Oxfam International Position on Food Prices | Food Security

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Food prices are going up. Prices of rice, corn, and wheat have all reached record highs. This is a big threat to poor people in developing countries, but it may also be an opportunity. There is a need for urgent global action. This briefing provides a wide range of recommendations for developed and developing nations to help ensure that the poorest consumers are protected from high and volatile food prices.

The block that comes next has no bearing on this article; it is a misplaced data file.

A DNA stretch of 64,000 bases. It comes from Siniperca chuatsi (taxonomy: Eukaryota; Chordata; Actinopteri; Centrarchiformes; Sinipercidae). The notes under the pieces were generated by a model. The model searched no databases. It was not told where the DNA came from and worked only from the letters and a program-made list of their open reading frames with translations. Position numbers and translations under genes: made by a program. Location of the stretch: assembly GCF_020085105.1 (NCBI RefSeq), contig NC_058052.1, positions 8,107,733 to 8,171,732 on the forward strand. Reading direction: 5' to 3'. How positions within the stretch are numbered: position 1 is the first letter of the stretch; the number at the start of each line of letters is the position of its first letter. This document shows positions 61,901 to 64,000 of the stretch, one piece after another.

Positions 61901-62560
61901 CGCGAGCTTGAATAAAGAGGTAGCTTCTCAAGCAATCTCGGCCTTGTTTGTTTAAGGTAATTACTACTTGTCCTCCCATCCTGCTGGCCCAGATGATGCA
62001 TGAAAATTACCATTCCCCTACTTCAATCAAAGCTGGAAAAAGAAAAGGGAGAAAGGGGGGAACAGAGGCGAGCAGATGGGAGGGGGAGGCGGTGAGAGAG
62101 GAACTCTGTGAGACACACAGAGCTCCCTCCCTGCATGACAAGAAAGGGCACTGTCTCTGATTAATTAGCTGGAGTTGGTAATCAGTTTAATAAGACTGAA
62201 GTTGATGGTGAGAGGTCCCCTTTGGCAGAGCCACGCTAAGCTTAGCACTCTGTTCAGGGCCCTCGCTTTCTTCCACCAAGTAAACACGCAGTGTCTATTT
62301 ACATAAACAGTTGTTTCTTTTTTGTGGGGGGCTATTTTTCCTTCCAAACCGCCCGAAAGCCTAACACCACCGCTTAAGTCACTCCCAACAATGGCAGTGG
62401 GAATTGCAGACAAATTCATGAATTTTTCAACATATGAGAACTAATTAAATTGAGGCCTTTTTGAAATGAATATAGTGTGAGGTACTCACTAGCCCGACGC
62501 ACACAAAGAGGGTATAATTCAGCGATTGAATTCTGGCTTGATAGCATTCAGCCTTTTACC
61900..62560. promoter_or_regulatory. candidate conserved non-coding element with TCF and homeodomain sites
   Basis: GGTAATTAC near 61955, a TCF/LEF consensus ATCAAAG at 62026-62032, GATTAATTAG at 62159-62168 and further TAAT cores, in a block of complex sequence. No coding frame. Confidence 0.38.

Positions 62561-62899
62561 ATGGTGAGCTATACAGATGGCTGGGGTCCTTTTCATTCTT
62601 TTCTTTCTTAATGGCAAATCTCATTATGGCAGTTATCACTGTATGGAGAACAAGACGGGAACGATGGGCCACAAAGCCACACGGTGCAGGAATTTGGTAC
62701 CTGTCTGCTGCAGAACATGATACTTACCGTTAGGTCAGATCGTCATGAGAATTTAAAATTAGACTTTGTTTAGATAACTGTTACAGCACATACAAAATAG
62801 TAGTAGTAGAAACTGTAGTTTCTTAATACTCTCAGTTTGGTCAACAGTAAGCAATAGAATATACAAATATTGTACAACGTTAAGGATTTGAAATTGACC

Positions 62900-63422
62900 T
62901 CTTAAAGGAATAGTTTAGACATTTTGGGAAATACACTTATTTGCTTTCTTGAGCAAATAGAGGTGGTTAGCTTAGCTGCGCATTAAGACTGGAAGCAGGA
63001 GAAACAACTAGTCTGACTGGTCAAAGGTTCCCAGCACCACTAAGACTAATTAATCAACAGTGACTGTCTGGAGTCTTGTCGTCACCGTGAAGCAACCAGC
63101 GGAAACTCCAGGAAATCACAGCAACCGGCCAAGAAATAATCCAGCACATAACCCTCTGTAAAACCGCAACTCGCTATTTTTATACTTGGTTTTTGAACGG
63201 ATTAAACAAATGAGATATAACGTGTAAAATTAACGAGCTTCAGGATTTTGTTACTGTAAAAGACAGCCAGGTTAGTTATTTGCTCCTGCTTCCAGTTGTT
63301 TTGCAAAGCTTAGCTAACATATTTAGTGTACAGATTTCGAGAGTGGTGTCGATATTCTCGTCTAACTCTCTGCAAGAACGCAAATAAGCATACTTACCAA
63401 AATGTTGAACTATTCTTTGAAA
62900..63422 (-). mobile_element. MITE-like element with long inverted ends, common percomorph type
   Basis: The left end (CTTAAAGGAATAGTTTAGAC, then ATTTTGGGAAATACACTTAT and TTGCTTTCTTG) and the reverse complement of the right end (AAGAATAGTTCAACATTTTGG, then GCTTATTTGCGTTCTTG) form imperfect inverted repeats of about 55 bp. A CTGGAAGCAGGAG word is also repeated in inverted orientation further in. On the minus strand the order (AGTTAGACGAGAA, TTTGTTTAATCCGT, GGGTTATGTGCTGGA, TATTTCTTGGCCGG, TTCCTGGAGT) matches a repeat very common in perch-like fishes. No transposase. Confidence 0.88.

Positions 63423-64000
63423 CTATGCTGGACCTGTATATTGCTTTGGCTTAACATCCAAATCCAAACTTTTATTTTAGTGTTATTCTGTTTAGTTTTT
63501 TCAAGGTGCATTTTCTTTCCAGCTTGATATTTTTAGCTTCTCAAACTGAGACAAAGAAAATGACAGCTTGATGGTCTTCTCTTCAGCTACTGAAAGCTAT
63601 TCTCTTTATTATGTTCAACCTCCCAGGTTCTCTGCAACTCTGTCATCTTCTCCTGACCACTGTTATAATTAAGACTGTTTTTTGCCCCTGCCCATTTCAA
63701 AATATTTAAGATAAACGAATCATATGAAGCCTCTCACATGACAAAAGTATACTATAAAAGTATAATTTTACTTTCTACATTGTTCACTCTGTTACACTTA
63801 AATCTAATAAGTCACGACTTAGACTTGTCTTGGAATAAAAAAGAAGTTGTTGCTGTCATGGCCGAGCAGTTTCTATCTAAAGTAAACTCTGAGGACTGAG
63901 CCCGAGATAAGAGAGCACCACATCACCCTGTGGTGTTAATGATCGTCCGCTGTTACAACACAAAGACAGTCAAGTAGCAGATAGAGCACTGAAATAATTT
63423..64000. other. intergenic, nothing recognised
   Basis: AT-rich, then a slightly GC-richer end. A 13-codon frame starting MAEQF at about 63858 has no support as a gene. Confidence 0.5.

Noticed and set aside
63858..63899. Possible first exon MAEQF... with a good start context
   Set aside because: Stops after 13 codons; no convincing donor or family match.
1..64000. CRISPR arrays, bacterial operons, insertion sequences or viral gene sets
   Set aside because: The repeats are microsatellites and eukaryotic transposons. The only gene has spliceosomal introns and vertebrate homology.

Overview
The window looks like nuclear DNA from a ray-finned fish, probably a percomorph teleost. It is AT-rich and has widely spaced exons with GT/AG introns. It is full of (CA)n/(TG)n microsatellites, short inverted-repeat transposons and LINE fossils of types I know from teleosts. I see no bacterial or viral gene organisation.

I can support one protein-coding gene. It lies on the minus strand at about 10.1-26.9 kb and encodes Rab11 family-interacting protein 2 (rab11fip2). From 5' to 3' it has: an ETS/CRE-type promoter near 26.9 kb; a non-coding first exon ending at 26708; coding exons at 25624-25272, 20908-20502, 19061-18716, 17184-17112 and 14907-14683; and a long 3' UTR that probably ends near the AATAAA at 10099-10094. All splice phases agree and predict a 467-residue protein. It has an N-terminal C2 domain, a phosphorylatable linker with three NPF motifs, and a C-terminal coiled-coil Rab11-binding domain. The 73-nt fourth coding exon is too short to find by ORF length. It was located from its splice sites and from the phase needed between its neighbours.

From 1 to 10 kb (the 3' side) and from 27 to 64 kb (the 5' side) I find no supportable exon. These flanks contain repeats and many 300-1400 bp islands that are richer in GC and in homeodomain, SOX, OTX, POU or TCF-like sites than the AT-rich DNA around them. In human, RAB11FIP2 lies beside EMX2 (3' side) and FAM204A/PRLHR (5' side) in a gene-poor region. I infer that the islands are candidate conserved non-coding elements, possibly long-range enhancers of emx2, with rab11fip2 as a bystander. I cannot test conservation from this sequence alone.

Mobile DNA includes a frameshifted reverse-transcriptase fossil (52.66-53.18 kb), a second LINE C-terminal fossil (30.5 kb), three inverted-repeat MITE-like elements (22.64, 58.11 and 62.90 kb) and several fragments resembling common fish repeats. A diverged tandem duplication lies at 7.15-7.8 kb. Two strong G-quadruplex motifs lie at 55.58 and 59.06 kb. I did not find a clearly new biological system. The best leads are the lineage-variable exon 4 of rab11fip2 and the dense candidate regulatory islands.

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  Oxfam International Position on Food Prices. Author: Amy Barry. Date: 29 April 2008 April 2008 OXFAM INTERNATIONAL POSITION ON FOOD PRICES CONTENTS: 1. Introduction 2. Main messages 3. Policy Recommendations 4. Further Q&A 5. Selected country case studies 6. Some facts and figures 7. Further reading 1. Introduction Food prices are going up. Prices of rice, corn, and wheat have all reached record highs in the last few months (see facts below). There have been food riots in a number of developing countries (e.g. Mexico, Egypt, Tanzania, Yemen, Morocco, Senegal, Cameroon and Burkina Faso) and concern is increasing worldwide. Price rises have been driven by a number of factors including bad weather – in part caused by climate change, increased demand from India and China and other advanced developing countries, population growth, increased demand for biofuels, failure to improve crop yields, and high oil and input prices (e.g. fertilizer) leading to increasing input costs for producers and traders. Speculation on commodity markets is also pushing up prices. Food insecurity is also caused by structural problems – underinvestment in agriculture and infrastructure, the dominance in supply chains of big companies, and mismanagement of food and agricultural policies.  A large number of developing countries have taken action in response to the threat, including banning or restricting exports (e.g. Argentina, Kazakhstan, India, Thailand, Indonesia, Vietnam and Cambodia) and reducing tariffs on imported food products (e.g. India). At the same time, some governments in countries with large rural sectors see this as an opportunity to boost agricultural production and exports, and have started to increase subsidies to agriculture (e.g. Egypt, Indonesia). There has been a lot in the media recently about this issue. The World Food Program and USAID have both put out urgent calls for action and more money and warned that their food aid may not be able to meet demand. The World Bank and the UN Food and  Agriculture Organization have also spoken publicly about the crisis. This story is relevant to much of what Oxfam does, including humanitarian relief, longer-term development and the Rights In Crisis and Economic Justice campaigns. 2. Main messages This is a big threat to poor people in developing countries… Oxfam is concerned that high food prices will cause an increase in food insecurity and widespread food crises in many developing countries. Poor people in developing countries spend between 50-80% of their income on food and poor rural households tend  Oxfam International Position on Food Prices. Author: Amy Barry. Date: 29 April 2008 to be net consumers of food. Any increase in food prices will reduce food consumption and increase hunger. Those already living on the edge are particularly vulnerable (e.g. landless, slum dwellers, itinerant farmworkers). If consumption decreases, women and children will suffer most, as women tend to prioritise men’s consumption over their own. Women will also struggle disproportionately with increased prices, as they are usually responsible for buying food to feed their families. Families may be forced to sell productive assets, like livestock and even land, which may durably harm livelihoods and put farmers on a path of no return. But it may also be an opportunity… While food price increases clearly present a major threat to poor people in developing countries, they may also provide an opportunity for poor farmers and waged agricultural workers to benefit from higher prices. Most of the poorest people in developing countries make a living from agriculture, so higher prices offer the possibility of a better livelihood. However, strong efforts must be made to ensure that benefits reach small-scale producers in remote markets, not just large-scale commercial operations and agribusinesses. The current situation should be a spur for greater investment in agriculture and other policies to reduce rural poverty. Urgent need for action now! There is a need for urgent global action. National governments should ensure that the poorest consumers are protected from high and volatile food prices. The international community must support them and donors must commit additional financial resources to help meet poor populations’ food needs. Investment in and support to small-scale, sustainable agriculture must increase. 3. Policy recommendations   National governments and international donors should: Act now to reduce food insecurity , particularly considering the needs of women as care givers, foragers and preparers of food. Countries without adequate resources should call for international support. Design a better global system of safety nets.  Poor families faced with fluctuating prices need social protection schemes such as minimum income guarantees and cash for work programmes to help them survive shocks and meet basic needs. More money and support is needed from the international community. Revamp humanitarian response   strategies  to include a broader range of interventions and better preventative actions. Reform the food aid system to be faster, more flexible, cheaper.  Instead of dumping surplus domestic production as ‘in kind’ food aid, donors should provide cash for governments and aid agencies to buy locally. This is usually more efficient and better for local agriculture. Stop adding fuel to fire by pushing biofuels.  Large-scale growth in biofuels demand has pushed up food prices and done little to reduce carbon emissions. Natural carbon sinks such as rainforests and grasslands are being destroyed to make way for new biofuel plantations and biofuel crops are displacing food production.  Oxfam International Position on Food Prices. Author: Amy Barry. Date: 29 April 2008 Countries driving biofuel demand (e.g. the EU and US) must monitor the impacts of their policies on global food security and provide financial support for affected countries. Mandatory targets should be reassessed in terms of likely impact on emissions and negative social and environmental side effects in developing countries, including higher food prices, land grabs and labour rights abuses. Developing countries need to integrate their biofuel strategies with food security policies to address issues such as land allocation and crop use. Increase donor and national government investment in small-scale agriculture in developing countries, especially in Sub-Saharan Africa. Most African governments have failed to meet their 2003 promise to allocate at least a tenth of their spending to agriculture and they are now reaping the consequences. Countries such as Malawi and Zambia have shown the way, moving from dependence on food aid to become cereal exporters in recent years. Greater international support is needed. All actors must ensure that women can access the opportunities that are created. Ensure financial services such as insurance and credit are available to poor farmers.  In Thailand, for example, small producers are going to the wall because banks will not lend them money to manage between harvests. Allow space for national trade policies to manage food security and rural development and to support the poorest and most marginalised farmers to gain from current price rises.  Recognise that climate change is going to exacerbate these problems , requiring urgent mitigation and adaptation response Eliminate rich countries’ trade-distorting export agricultural subsidies . This will correct distortions in world markets and pave the way towards a long-term solution to unstable food prices. The potential negative implications for Net Food Importing Developing Countries can be addressed through safeguards and national policies. 4. Further Q&A Q. Who gains and who loses from price increases?  A. This is a key question, and it is not yet completely clear what the net effect will be, though it is likely to be negative for the poorest people. People who are poor and are net-purchasers of food (i.e. they spend more on food than they earn from selling it) will lose out from higher prices. This means lots of poor urban consumers, including slum-dwellers, but also many rural families who do not grow enough to feed themselves. Those who are already vulnerable or living on the edge will be hardest hit, for example landless workers or slum dwellers. Small-scale producers and agricultural workers could potentially benefit from higher prices, but it is not guaranteed. In many countries, reform is needed to ensure that small-scale farmers and farm workers can access the gains. Winners are likely to include larger-scale commercial farms, where there is capacity to store food and money to invest and buy higher-priced inputs. Also, packers, millers and others involved in the processing and trading of food should gain from higher prices, through they may also be negatively affected by increased (transport and other) costs resulting from higher oil prices. Speculators on commodity markets stand to gain as do large vertically integrated agribusinesses. Q. What do you mean when you say this could be an opportunity?  Oxfam International Position on Food Prices. Author: Amy Barry. Date: 29 April 2008  A. There are gains to be made if governments in poor countries take the necessary policy steps and invest in agriculture. But they need to act fast and do more than they have in the past. When adequate investments are made, countries that are food aid recipients can become self sufficient and even turn into exporters (e.g. Zambia and Malawi in the past few years). Higher prices may also provide an incentive for small-scale farmers to modernize, become more financially savvy and increase their productivity. National governments should support them to do so. Q. What is the main cause of the increases?  A. The causes are various and analysts disagree on the relative strengths but key drivers agreed to be increased demand from India and China, erratic weather (due in part to climate change), higher oil and energy prices and increased demand for biofuels. Q. What is the link to climate change?  A. Increasingly erratic weather, due in part to climate change, has had a negative impact on food supplies – with crop failures in some key grain producing countries. Harvests are less predictable and small-scale and subsistence farmers are particular vulnerable to shocks. Climate change is also expected to reduce agricultural productivity in tropical zones, putting further pressure on national food security in the poorest countries. Q. And biofuels?  A. The switch to biofuels is correlated with food price rises over the past year, and, with consumption likely to grow, is expected to drive further food price inflation. Biofuels are also a potential driver of food price volatility. Consumption mandates, such as the EU’s 10% target and US ethanol mandates, are expected to exacerbate volatility, as they make demand less responsive to price rises. Q. How seriously should we take this threat?  A. This price increases have not resulted yet in the kind of humanitarian crisis that has been seen in the past in Sub-Saharan Africa. Care should be taken to avoid fuelling the kind of panic and speculation that can further exacerbate the situation. However, the threat is significant. The combination of low world food stocks and high prices means that humanitarian agencies will struggle to respond to unforeseen events. WFP and USAID are already losing ground; faced with a large drought or a humanitarian crisis like the  Asian tsunami, there would be grave problems. Q. What does this have to do with food aid?  A. High prices also affect the food aid system, which is counter-cyclical – in other words, when food prices are high, food aid declines - partly because it is used as a way to get rid of excess from northern markets. Current food aid levels are the lowest in the past five decades. While food aid is clearly extremely important the system needs improving. Even without high prices, food aid often arrives too late, often in the wrong form, and can undermine local market recovery. Cash is often preferable. The current situation could spur much needed reform, and is in this sense an opportunity. Higher food prices will hurt marginalised populations across many different countries. This makes humanitarian interventions more difficult: it’s much easier to deliver massive food aid to refugee camps or specific regions facing drought than to find and assist millions of families spread across the world. In this context, broader safety nets and monitoring programs will be much more important and appropriate. Q. Why haven’t governments acted sooner to prevent this?  A. The gravity of current situation has taken many people by surprise – not just developing country governments but aid agencies, northern governments and international institutions. A ‘perfect storm’ of factors led rapidly to an unprecedented situation, to which many actors were ill equipped to respond.